Gigantic Owl Species

Scientific name: Ornimegalonyx oteroi Scientific classification: Phylum: Chordata Class: Aves Order: Strigiformes Family: Strigidae

When did it become extinct? It is thought that this giant owl became extinct around 8,000 years ago.

Where did it live? The remains of this bird have only been found in Cuba.

Cuba is a collection of tightly packed islands in the Caribbean Sea. As we have seen, islands are treasure troves of biological diversity as any animal that somehow manages to reach an isolated island can evolve independently of its relatives on the mainland. Long ago, Cuba was home to a unique collection of animals that evolved from North American and South American immigrants. One of the most bizarre Cuban animals was the giant owl.

Giant Hutia

Cuban Giant Owl—The ground-dwelling Cuban giant owl stood about 1 m high, dwarfing most modern owls. (Renata Cunha)

The remains of this bird were first discovered in Cueva de Pio Domingo in western Cuba, and it was thought, initially, that they belonged to a Cuban species of terror bird because of their size. The bones clearly belonged to a large bird that spent most of its time on the ground. In the early 1960s, a paleontologist was examining these bones, and he saw them for what they really were: the remains of a giant, extinct owl. Today around 220 owls species are recognized and zoologists separate them into two groups: the typical owls and the relatively long-legged and highly nocturnal barn owls. For most owls, the day begins when the sun goes down, when they leave their daytime retreats to hunt their prey. There can be few predators as beautifully adapted as the owls. Their senses of sight and hearing are acute, and their wing beat is muffled by the soft bar-bule tips on the leading edge of the flight feathers, which dampen air noise during flight. These adaptations allow them to find prey in low light levels and to make an approach without alerting the hapless victim.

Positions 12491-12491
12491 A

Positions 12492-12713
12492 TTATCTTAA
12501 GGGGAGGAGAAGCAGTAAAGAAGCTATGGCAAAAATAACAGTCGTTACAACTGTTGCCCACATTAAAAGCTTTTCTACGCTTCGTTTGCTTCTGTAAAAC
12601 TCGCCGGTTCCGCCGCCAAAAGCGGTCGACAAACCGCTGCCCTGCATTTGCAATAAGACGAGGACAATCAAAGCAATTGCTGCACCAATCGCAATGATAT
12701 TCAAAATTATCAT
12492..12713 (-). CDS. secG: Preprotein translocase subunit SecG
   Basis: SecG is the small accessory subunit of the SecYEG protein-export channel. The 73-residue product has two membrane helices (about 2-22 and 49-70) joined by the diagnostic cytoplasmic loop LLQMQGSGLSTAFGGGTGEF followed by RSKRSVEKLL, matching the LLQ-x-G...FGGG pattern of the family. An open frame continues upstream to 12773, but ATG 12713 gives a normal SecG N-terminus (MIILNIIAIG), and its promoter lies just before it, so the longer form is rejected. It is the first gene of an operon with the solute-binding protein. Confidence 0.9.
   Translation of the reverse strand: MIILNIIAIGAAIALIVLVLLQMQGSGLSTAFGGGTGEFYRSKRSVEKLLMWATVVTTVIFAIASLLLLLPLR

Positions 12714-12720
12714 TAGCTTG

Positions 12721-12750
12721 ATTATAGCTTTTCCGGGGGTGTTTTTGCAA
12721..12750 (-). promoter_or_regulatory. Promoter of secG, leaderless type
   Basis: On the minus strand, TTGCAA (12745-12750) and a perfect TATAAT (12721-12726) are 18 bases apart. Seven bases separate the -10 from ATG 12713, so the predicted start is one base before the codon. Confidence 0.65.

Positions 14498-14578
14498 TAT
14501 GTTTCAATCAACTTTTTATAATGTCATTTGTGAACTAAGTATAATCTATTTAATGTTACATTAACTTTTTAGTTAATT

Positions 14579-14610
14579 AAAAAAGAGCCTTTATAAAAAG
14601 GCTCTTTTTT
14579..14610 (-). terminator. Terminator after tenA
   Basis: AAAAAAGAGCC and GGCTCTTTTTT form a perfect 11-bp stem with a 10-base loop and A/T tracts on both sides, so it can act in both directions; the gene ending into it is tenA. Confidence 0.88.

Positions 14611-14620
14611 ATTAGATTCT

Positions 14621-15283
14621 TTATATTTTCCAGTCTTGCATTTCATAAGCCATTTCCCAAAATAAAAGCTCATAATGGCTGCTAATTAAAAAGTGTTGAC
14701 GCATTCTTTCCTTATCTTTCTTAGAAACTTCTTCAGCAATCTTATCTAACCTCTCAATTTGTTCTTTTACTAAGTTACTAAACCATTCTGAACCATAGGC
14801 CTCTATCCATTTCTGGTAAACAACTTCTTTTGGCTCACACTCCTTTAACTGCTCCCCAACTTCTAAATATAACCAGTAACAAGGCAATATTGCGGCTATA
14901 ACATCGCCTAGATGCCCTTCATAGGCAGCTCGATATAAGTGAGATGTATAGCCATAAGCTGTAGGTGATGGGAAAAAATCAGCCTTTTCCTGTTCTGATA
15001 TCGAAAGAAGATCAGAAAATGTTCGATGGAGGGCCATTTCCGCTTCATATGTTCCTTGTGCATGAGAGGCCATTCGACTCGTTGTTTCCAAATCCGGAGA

Since the first bones of the giant owl came to light, lots of remains have been found all over Cuba, including three more or less complete skeletons. These bones indicate a large animal that was predominantly a ground dweller. Isolated on the island of Cuba, the giant owl deviated from the owl norm and took up life on the ground. Although there are owls today that spend a lot of time on the ground (e.g., the burrowing owl, Athene cunicularia), they still have large wings and powerful flight muscles and can take to the air with ease. Unlike some other ground-dwelling birds that have completely forsaken the power of flight, the sternum of the giant owl does have a keel, indicating that the living bird's flight muscles may have been large enough to take the bird into the air for very short distances. Much like a turkey, the giant owl was probably capable of short, feeble flights when threatened, but its long legs and large feet suggest that it preferred stalking around at ground level. In terms of size, the giant owl was far in excess of any living owl. The two eagle owl species, (Bubo bubo and Bubo blakis-toni), are the largest living owls and can reach a weight of around 4.5 kg. The Cuban owl was probably double this weight. Because of its size and because Cuba was free of large mammalian predators, the Cuban giant owl may have switched from a nocturnal lifestyle to a diurnal one. Strutting around the forested islands of Cuba, the giant owl used its predatory adaptations to hunt animals as large as hutia (Capromys pilorides), stocky Caribbean rodents and small capybara (Hydrochaeris hydrochaeris), the largest living rodents. Like other ground-dwelling birds, the Cuban giant was probably an accomplished runner, and it very likely ran its quarry down before dispatching it with its powerful talons and beak.